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Wednesday, December 12 , 2018, 5:04 am | Fair 42º


Outdoors Q&A: Hunting Near Outhouse at Trailhead

Hoop net better choice than pier gaff for landing big fish

Safety-zone rule applies to wilderness privy near trailhead or parking lot.
Safety-zone rule applies to wilderness privy near trailhead or parking lot. (Curt Smith / Creative Commons)

Question: My question is in regards to hunting near an outhouse located by a paved parking lot at a trailhead within the Cleveland National Forest. This parking lot has a pit toilet building only.

I am aware of the law that says you cannot shoot a firearm within 150 yards of an occupied building, but this outhouse is an obvious one that can only be “occupied” temporarily.

Do the same rules apply to that building as an occupied residence or dwelling? Are there other restrictions or safety-zone requirements regarding hunting near a paved area? (James V., San Diego)

Answer: The law prohibits hunting or discharging a firearm or other deadly weapon (such as bows or crossbows) while hunting within 150 yards of an occupied dwelling house, residence, or other building ... or over a public road or other established way open to the public (Fish and Game Code, section 3004(a)(b)).

Parking lots and trailheads qualify as “established ways open to the public” and that outhouse is an “other building,” so the 150-yard safety zone would apply at this location.

For more information regarding hunting in the Cleveland National Forest, check out the U.S. Forest Service website.

Gaffing/retrieving fish caught from a pier?

Q: I purchased a telescoping pier net to land large fish (striped bass, salmon, etc.) from municipal piers in the Bay Area. It is still not long enough to reach the surface of the water, especially at low tide.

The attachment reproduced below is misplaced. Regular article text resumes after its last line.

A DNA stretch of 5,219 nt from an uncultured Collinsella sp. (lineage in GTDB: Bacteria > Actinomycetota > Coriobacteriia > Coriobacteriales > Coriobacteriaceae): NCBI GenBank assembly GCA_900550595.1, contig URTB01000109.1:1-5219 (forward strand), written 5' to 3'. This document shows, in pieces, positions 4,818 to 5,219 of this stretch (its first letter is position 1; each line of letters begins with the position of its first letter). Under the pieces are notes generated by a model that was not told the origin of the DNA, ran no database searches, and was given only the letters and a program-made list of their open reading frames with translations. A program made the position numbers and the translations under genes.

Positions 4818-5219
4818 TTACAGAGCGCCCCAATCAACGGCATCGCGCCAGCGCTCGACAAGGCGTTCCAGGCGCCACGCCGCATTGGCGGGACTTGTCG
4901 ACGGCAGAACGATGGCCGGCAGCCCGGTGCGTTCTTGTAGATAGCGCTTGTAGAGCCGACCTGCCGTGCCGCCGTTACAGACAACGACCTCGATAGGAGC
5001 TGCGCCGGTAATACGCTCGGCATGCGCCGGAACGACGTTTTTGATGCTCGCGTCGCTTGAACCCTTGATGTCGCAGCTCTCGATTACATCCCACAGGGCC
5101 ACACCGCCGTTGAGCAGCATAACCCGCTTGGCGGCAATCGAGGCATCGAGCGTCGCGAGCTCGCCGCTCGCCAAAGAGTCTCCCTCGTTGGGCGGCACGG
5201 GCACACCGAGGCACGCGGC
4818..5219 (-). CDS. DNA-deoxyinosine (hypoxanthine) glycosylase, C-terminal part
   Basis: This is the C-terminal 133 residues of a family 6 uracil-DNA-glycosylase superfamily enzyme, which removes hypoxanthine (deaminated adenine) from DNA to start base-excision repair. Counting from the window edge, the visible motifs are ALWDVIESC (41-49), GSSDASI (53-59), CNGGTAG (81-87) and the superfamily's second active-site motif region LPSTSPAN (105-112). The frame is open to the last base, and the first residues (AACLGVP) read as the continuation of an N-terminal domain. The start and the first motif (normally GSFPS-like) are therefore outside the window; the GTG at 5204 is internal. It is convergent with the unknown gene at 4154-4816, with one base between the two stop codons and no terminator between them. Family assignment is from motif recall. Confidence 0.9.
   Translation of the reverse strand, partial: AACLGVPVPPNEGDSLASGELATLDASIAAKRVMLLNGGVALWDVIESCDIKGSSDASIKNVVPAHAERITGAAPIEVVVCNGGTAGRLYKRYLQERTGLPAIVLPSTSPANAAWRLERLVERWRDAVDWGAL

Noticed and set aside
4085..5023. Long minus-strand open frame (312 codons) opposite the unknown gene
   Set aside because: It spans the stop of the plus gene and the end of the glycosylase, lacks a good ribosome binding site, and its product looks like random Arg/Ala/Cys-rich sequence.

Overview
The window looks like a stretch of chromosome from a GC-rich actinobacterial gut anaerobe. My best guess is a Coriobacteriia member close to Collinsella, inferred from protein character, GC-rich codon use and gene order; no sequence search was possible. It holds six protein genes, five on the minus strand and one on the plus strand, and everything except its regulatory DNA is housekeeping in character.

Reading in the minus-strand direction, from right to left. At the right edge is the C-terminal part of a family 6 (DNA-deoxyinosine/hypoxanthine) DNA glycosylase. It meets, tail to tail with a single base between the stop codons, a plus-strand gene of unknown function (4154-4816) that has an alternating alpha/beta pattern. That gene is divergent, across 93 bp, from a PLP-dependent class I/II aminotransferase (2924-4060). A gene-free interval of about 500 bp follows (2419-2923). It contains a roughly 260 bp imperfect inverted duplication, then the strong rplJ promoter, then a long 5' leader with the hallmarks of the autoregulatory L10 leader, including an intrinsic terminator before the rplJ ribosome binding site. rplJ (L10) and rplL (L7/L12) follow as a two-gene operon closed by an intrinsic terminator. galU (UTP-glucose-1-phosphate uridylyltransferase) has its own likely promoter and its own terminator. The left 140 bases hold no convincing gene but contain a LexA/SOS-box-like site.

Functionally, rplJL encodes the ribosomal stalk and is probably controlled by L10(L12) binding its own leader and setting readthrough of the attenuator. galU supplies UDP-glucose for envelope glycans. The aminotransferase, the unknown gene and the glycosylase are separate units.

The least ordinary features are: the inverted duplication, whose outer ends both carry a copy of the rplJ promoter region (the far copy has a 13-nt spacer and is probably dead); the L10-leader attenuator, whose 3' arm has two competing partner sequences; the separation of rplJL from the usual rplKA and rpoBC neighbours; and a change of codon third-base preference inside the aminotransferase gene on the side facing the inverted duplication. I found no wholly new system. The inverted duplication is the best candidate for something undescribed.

Would a pier gaff be an acceptable/legal method to land these fish? (Mitch R., San Jose)

A: A pier gaff would be legal as long as you are certain the fish you plan to gaff is a legal fish and one you intend to keep.

Keep in mind, it is unlawful to use a gaff hook to assist in landing or to land a fish less than legal size (California Code of Regulations Title 14, section 28.65).

A safer and probably easier alternative is to lower a hoop net down via a long attached rope, get it under the large fish to secure it, then hoist it up safely to the surface.

Then, once you have the fish in hand, you can keep it if it’s legal and desirable, or if you choose not to keep it, simply remove the hook and send it back down via the hoop net “elevator” to the water below.

Then you can allow it to swim out and watch as it swims back to where it came from.

Steelhead trout for sale commercially?

Q: Can steelhead be sold commercially? (Phillip W.)

A: Wild steelhead harvested in waters of the state of California cannot be sold commercially.

Wild steelhead trout harvested from outside the state may be possessed and sold within the state when they are inspected and tagged in compliance with Fish and Game Commission regulations.

The cost of such tagging and inspection must be paid by the person importing the wild steelhead (Fish and Game Code, section 8431).

Steelhead trout grown in California or imported here by a registered aquaculturist for aquaculture purposes may be sold commercially as long as they are in compliance with all applicable aquaculture rules and regulations.

Reselling animal parts donated to charity thrift stores?

Q: We operate several charity thrift stores, and local community members often donate various types of animals to us to resell. Are we allowed to resell animal parts we receive via donations?

Examples would be antlers, busts, skulls, fur jackets, bear rugs, and mounted fish. We currently do not sell these items, but we do want to make sure we maximize our profits for our charity. (Briana G., El Dorado County)

A: Even though the animal parts are donated, it is still unlawful to resell them in most instances. “It is unlawful to sell or purchase a bird or mammal found in the wild in California” (Fish and Game Code, section 3039).

There are some exceptions, such as products made from fur-bearing mammals and nongame mammals (possibly a fur coat) lawfully taken under the authority of a fur-bearing license.

Also, shed antlers or antlers taken from domestically reared animals that have been manufactured into products or handicrafts are exempt (FGC, section 3039).

Parts from animals not found in the wild in California, such as a caribou, white-tailed deer or moose are legal to sell.

— Carrie Wilson is a marine biologist with the California Department of Fish & Wildlife. She can be reached at [email protected].

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